TMT Predictions 2018: Southeast Asia edition


TMT Predictions 2018

Southeast Asia Edition

See what the future holds for technology, media and telecommunications.

We live in a time of relentless change yet stubborn continuity.

The technology, media and telecommunications sectors remain as fascinating as ever in 2018. Many milestones will be reached this year. Progress will be exponential in some fields. But in other areas the way in which we live and work may shift imperceptibly.

Technology’s progress can seem daunting at times: reports of technological advances’ negative impacts abound, disseminated at the speed of light by ever faster networks. Machines are perceived by some as threats to the human race: they are stronger, faster, more responsive and even better at playing board games. Are our jobs and very way of life at stake or is this the start of one of the greatest enhancements to the human experience?

Machine learning (ML), a core element of artificial intelligence, will progress at a phenomenal pace this year. But this will be from a low base. As impressive as it is today, in 50 years’ time the ML abilities of 2018 will be considered baby steps in the history of this technology.

Over the coming year, ML will become more commonly deployed in enterprises, but will remain far from ubiquitous. Almost every high-end smartphone will have a machine learning chip, but those chips will not yet be fully utilized. Nearly a million ML chips will be installed in data centers, but this quantity will seem small within a decade. ML is being deployed to make existing technology work better and augment services for customers, but in 2018 almost none of it is replacing human labor.

Indeed, technology remains a human creation with (for better and worse) human traits – the point at which it attains autonomy from human control is far away. Sentient machines still only exist within science fiction, at present. Technology is leaping forward, but humans hold the reins. It is being applied for the betterment of people, not their belittling.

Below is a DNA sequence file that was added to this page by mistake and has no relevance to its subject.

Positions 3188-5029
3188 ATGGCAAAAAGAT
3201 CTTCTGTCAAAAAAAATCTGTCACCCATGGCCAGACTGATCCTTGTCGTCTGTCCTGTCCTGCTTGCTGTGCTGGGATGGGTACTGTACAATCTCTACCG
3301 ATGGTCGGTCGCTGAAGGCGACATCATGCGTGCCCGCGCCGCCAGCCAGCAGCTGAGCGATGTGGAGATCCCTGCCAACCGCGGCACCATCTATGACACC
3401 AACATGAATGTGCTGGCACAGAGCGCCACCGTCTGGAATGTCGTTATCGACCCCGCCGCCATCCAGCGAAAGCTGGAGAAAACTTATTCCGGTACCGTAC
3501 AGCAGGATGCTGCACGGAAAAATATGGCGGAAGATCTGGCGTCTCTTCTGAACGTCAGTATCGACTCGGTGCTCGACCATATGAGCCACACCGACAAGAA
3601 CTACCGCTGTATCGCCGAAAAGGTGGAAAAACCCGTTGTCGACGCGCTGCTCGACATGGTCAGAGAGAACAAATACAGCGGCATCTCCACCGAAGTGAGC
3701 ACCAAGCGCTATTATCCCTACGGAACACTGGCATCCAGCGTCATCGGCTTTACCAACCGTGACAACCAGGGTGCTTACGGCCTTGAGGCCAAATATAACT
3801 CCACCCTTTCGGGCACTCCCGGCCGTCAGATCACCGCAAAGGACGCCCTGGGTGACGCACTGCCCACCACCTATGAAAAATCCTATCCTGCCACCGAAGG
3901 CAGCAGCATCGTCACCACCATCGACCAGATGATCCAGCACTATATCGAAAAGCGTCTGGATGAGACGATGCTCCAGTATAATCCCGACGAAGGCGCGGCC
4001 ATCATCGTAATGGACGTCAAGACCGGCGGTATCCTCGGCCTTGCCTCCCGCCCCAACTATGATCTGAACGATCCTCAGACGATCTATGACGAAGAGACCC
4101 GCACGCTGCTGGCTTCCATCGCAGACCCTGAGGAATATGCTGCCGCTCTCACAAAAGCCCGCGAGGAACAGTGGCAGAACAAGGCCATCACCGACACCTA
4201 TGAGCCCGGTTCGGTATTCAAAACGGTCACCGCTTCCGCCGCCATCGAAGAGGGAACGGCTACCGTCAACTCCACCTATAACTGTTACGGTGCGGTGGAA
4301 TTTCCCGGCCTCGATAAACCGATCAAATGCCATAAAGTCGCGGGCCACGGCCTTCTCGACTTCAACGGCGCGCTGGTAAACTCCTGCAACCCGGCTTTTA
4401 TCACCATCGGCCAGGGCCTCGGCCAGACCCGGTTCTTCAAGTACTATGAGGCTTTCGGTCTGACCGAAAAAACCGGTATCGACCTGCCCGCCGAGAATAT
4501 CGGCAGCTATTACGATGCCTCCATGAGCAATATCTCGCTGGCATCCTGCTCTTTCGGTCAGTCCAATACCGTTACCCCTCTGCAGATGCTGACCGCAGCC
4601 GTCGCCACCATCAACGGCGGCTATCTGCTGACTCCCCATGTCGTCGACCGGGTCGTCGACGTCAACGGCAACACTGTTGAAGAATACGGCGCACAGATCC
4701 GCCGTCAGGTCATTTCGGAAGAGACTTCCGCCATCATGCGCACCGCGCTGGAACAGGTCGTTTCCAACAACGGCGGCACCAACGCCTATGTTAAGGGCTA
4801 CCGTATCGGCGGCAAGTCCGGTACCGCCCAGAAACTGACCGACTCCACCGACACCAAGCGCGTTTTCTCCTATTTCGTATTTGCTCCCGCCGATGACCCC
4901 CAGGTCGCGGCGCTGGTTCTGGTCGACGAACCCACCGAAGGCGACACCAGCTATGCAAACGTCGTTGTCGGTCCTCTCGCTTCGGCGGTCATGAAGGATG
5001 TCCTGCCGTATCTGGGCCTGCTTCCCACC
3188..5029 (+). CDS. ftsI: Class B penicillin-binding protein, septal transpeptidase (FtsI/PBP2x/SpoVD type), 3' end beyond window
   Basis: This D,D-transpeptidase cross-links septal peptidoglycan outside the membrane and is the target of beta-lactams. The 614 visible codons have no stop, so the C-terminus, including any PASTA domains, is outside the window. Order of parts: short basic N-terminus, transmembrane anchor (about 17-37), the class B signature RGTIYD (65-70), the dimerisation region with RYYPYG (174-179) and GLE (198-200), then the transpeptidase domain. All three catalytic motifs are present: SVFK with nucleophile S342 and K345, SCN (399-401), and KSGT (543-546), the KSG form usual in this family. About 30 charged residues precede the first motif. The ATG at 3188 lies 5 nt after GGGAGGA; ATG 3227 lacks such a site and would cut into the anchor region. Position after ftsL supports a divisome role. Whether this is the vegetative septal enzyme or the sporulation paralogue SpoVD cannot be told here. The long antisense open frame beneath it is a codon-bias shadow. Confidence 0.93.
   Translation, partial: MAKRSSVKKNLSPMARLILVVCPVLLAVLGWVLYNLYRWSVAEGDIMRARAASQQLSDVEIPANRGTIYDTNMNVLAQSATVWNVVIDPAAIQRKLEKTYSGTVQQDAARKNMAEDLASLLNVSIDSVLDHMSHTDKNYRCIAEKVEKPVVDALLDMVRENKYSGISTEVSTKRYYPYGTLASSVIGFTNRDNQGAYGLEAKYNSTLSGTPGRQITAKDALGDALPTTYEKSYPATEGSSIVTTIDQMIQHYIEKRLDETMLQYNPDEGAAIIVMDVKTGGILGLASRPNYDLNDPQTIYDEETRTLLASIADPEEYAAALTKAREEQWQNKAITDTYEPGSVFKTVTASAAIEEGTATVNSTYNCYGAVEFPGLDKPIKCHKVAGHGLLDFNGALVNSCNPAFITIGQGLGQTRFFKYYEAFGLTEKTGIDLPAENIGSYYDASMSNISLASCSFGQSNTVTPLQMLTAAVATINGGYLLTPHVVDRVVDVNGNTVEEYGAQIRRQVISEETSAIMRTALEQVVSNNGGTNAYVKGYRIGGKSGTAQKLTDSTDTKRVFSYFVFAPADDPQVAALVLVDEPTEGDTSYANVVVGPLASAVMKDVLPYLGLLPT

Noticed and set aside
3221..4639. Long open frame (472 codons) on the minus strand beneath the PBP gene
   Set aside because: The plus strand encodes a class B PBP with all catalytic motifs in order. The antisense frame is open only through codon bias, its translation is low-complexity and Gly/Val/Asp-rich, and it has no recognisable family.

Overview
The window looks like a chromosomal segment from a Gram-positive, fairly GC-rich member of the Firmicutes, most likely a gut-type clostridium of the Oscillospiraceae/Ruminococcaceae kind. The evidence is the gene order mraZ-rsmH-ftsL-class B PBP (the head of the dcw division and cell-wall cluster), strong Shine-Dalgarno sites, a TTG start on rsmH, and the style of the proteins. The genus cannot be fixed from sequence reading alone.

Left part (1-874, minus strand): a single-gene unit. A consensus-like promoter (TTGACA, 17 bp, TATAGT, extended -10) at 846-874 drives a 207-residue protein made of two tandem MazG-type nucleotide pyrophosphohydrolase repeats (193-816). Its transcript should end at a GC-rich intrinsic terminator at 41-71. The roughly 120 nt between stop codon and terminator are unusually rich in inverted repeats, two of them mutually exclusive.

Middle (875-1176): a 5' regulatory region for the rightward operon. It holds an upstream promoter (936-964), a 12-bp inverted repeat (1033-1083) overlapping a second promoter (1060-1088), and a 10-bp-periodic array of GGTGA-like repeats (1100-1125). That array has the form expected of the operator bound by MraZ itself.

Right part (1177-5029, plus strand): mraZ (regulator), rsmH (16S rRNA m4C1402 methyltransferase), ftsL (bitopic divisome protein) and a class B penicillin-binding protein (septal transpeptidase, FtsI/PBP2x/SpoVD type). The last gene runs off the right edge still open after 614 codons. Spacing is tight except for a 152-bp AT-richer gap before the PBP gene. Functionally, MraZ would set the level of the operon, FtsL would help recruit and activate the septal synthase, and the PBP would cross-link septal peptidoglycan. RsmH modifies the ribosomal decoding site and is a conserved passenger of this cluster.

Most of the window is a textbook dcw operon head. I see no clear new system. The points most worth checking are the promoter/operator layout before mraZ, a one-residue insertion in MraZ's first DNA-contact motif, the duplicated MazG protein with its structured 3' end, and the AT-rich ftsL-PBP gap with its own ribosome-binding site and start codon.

Technology empowers people to consume content where, when and with (or without) whom they want. Despite this technology-given capability, people will choose to spend over half a trillion dollars in 2018 on consuming content live, often with other people and not on-demand.

People are using digital to augment their live experience – be this in buying and distributing tickets via their smartphones, or streaming events on ever faster mobile networks. And the pace and reach of those networks is likely to get steadily faster. The majority of voice calls have already moved to mobile networks. Now it is the turn of home broadband, thanks to the ever falling cost per gigabyte of data carried.

Communicating at 35,000 feet has historically been a niche service, constrained by bandwidth and cost, often funded by expense accounts. But a rise in the supply of connectivity is likely to democratize in-flight connectivity, spurring a surge of selfies from 35,000 feet. Most successful technologies – from the radio to the eReader, from the steam engine to the fitness band – undergo a period of rapid progression before reaching an inexorable plateau.

In 2017, the smartphone had its tenth birthday. On this occasion many smartphones looked as they did on their prior anniversary. This has raised the question as to whether the smartphone’s zenith had already been reached.

Superficially the smartphone is unlikely to change markedly in 2018, or indeed through 2023. But on the inside, it is likely going to continue to undergo a massive sequence of upgrades that will steadily widen the device’s capability, in 2018 and for years to come. Companies that understand best how to harness these invisible innovations are likely to profit most from forthcoming innovations – for example, via ever more compelling augmented reality on smartphones.

The smartphone is likely to be used by more people, with increasing frequency, and for a wider scope of activities, spanning the practical, informative and entertaining. This trend may well raise the question of whether smartphone usage is excessive: the reality is that the smartphone, like any technology, is a tool whose appropriate usage will be determined by society and individuals.

For this edition, Deloitte Southeast Asia’s TMT practice has once again included its “Southeast Asia perspectives” with a number of the global TMT predictions. These sections offer some insight into how the global developments may take a different course or growth trajectory within the region due to its unique idiosyncrasies.

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